Breadcrumbs

The Experimental Economics Research Group

Dr. Steven Tucker
Founder and Director of WEEL

Steven uses experimental economic methods to study research questions in a range of fields in economics such as industrial organization, financial economics, risk and uncertainty, and macroeconomics. His research deals with topics such as: factors that mitigate asset market bubble formation; mechanisms to provide public goods through voluntary contributions; mechanisms to provide debt relief to developing countries and mechanisms to reduce insurance fraud.


Michael Cameron

Michael is a senior lecturer in economics. He gained his PhD from University of Waikato in 2007, with a thesis titled "The Relationship between Poverty and HIV/AIDS in Rural Thailand". His current research interests include population, health and development issues (including the social impacts of liquor outlet density, the economics of communicable diseases especially HIV/AIDS, health applications of non-market valuation, and health and development project monitoring and evaluation), population modelling and stochastic modelling, and economics education.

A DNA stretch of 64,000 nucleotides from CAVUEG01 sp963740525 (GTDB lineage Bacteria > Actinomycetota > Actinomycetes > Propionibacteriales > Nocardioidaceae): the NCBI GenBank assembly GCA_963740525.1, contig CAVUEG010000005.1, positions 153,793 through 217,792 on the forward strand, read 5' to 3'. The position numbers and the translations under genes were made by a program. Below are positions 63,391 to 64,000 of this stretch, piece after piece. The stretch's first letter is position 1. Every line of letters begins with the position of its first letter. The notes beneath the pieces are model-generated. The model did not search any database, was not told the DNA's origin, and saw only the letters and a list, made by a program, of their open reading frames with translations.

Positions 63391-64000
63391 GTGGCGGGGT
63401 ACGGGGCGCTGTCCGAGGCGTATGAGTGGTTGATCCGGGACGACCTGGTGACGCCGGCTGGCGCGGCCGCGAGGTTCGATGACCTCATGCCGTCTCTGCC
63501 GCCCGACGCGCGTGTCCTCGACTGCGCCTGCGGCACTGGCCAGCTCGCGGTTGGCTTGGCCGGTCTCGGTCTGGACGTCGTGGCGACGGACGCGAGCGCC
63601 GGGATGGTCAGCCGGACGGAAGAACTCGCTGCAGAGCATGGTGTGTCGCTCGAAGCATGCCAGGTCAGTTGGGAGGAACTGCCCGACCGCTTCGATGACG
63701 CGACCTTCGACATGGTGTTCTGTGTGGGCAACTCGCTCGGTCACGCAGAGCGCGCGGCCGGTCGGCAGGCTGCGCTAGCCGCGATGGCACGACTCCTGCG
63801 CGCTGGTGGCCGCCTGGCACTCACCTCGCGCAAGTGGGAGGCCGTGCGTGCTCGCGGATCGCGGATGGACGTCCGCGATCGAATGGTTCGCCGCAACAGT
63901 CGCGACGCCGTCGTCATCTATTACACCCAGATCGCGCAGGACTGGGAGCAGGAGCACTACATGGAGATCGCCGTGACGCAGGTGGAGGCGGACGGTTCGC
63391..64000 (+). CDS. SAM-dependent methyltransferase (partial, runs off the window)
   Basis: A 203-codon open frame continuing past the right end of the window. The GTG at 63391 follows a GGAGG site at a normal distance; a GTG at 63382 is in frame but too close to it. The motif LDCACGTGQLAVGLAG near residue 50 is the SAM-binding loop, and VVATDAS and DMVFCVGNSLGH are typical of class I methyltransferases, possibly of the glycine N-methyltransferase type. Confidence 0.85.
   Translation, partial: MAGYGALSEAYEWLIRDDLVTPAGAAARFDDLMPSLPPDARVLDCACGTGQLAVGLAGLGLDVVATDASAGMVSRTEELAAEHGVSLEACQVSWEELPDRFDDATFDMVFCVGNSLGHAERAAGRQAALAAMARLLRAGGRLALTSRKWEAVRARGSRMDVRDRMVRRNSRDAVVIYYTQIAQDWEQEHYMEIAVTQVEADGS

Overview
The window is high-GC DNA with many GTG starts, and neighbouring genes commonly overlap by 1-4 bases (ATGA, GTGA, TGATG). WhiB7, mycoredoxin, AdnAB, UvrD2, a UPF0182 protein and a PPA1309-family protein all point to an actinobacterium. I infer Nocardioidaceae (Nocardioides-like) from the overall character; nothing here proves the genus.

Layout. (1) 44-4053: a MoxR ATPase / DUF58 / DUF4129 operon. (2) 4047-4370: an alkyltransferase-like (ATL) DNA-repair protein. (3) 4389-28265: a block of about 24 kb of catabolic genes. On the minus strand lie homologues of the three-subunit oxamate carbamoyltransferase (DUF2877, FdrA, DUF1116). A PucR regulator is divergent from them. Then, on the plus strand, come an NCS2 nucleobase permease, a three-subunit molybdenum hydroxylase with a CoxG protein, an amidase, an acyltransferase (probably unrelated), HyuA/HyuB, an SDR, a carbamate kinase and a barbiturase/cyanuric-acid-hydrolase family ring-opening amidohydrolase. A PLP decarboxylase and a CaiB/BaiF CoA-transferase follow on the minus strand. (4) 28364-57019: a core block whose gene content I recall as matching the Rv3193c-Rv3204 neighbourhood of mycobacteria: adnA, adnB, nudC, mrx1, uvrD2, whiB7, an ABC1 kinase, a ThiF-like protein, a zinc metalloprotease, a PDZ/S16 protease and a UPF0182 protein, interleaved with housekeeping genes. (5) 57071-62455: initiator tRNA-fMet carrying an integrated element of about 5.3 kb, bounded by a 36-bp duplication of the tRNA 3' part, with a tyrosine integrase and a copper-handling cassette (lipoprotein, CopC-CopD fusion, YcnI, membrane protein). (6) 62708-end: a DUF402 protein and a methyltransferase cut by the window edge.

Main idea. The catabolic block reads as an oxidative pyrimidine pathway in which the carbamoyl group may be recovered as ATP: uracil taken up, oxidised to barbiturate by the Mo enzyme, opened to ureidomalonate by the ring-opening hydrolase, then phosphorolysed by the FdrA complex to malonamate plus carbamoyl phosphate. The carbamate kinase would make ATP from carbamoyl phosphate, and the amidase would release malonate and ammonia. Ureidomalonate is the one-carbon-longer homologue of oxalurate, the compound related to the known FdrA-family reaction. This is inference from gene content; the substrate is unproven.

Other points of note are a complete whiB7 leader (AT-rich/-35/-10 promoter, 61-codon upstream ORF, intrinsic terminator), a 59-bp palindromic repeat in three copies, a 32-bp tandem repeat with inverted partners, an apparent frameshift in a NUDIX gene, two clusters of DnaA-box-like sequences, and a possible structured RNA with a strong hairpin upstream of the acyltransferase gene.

Dan Marsh

Dan Marsh was awarded his MA from Oxford University, MSc from the University of Reading and PhD (Factors affecting innovation in biotechnology) from the University of Waikato. He worked for UKs Overseas Development Administration on aid projects in Nepal and Botswana from 1980-1988. From 1988-1991 he worked for an international firm of Consulting Engineers on assignments in UK, Ghana, Pakistan, Oman and Bangladesh. After moving to New Zealand in 1991 he has worked as an independent consultant on projects in New Zealand, Nepal, Pakistan and Cambodia, India and Kazakhstan and Bosnia. He started teaching at the University of Waikato in 1995 and has taught courses in environmental, natural resource, international and development economics. In recent years Dan has specialised in non-market valuation and the economics of water quality improvement, with a specific focus on development of quantitative approaches that allow policy makers to consider both the costs and the benefits of changes in the quality of environmental and natural resources.